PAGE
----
State of the Union is based on the Pulitzer Prize-winning play by Howard Lindsay and Russel Crouse that ran on Broadway from 1945 to 1947. The dialogue in the play was changed slightly from week to week to reflect the current political reality, which is obviously not something that can be done once a film is completed and released into theaters.

It could be this “trapped in amber” quality that has led to State of the Union being relegated to second-tier status among Capra’s films. If that’s the case, I think that’s sad and short-sighted. Despite the fact that State of the Union is entirely about the 1948 election for president, its depiction of our two-party system, the personal and moral compromises a presidential candidate must make, and the corrupting influence of big money in politics is just as relevant today as it was 64 years ago.

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The Hucksters (Aug. 27, 1947)

It’s hard to watch Jack Conway’s The Hucksters today and not compare it with Mad Men.

While Mad Men is a TV series that began in 2007 and takes place in the early ’60s and The Hucksters takes place during the time it was filmed (the post-war ’40s), they share a number of similarities, and not just because they’re both about advertising agencies.

Both feature at their center a dashing leading man with rugged good looks as an advertising genius who must navigate the tricky waters of love, sex, and difficult clients. Jon Hamm was in his mid-30s when Mad Men began, while Clark Gable was in his mid-40s in 1947, but both of their characters are veterans of the most recent war and inveterate seducers of women.

The Hucksters is based on Frederic Wakeman’s 1946 novel of the same name, which spent a year at the top of the best-seller lists. Wakeman’s novel was based on a four-part exposé in The Saturday Evening Post, “The Star Spangled Octopus,” about talent and promotional agency MCA.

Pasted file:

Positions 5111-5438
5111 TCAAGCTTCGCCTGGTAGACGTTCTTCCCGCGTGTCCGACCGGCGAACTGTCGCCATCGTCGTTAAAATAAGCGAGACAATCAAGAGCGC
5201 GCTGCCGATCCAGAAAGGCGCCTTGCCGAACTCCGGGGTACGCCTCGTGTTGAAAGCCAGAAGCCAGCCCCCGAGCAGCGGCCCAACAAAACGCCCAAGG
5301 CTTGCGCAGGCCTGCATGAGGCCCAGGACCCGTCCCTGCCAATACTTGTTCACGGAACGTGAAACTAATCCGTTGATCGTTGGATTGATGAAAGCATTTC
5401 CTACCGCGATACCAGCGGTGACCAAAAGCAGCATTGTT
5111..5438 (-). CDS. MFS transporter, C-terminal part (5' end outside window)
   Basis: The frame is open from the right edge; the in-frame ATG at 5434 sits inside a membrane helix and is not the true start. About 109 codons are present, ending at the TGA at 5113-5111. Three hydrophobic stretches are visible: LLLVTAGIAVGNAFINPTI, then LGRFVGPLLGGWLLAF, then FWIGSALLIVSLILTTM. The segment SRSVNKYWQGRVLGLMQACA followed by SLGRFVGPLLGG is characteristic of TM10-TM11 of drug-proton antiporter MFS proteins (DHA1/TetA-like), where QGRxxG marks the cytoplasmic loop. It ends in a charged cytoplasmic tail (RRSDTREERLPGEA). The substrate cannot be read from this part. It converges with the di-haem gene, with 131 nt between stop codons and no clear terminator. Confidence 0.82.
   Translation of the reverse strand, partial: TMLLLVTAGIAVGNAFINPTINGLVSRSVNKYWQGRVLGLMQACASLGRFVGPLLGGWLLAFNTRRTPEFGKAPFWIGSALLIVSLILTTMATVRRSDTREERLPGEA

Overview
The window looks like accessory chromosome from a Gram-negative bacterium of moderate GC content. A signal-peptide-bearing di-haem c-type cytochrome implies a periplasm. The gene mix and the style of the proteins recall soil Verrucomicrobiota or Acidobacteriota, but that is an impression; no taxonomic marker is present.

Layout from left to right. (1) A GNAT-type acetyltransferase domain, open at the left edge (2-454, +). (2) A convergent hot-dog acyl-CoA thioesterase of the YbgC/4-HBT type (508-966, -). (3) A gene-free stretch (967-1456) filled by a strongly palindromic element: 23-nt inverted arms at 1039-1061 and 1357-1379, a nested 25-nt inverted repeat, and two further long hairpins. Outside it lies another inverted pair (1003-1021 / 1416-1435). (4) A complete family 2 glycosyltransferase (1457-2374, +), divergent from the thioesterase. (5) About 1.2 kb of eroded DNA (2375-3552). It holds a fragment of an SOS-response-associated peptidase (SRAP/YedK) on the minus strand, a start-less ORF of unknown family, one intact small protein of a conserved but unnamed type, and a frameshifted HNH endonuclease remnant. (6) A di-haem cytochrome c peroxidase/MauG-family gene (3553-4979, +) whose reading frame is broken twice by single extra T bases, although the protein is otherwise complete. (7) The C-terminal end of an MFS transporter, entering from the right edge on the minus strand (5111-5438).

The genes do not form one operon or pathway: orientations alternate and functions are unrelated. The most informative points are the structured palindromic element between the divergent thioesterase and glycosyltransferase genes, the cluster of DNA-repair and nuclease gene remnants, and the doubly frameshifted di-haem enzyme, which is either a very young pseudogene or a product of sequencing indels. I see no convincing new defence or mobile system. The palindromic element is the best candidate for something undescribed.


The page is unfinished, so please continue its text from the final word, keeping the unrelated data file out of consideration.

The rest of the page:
The novel’s racy subject matter was largely responsible for its success. Life magazine called it “Last year’s best-selling travesty on bigtime advertising.”

Metro-Goldwyn-Mayer paid nearly $200,000 for the rights to Wakeman’s novel in a pre-publication deal. Most of the salacious details, however, never made it into the final shooting script. (Clark Gable’s take on the first draft of the script was, “It’s filthy and it isn’t entertainment.”) For instance, in the novel, Gable’s character, Victor Albee Norman, has an affair with a married woman, but she was changed into a war widow for the film.

Consequently, The Hucksters never quite achieves the satirical bite of Mad Men, but there are number of bits that are funny, particularly if you’re familiar with radio advertising circa 1947.

There are plenty of reasons to see The Hucksters. It was the American film debut of Deborah Kerr, who plays Gable’s widowed love interest, Kay Dorrance, and it also features the beautiful Ava Gardner as a torch singer named Jean Ogilvie. Adolphe Menjou is wonderful as Mr. Kimberly, the head of the advertising agency, and Keenan Wynn is appropriately irritating as a third-rate radio comedian named Buddy Hare.

The most memorable actor in the film, however, is Sydney Greenstreet, who plays Evan Llewellyn Evans, the grotesque and demanding head of Beautee Soap. After Gable’s character, Victor Norman, rejects the more scandalous layout favored by Evans, Evans sits down at the head of the boardroom table, tilts his head back, hawks, and spits on the table. “Mr. Norman, you’ve just seen me do a disgusting thing,” he says. “But you’ll always remember what I just did. You see, Mr. Norman, if nobody remembers your brand, you aren’t gonna sell any soap.”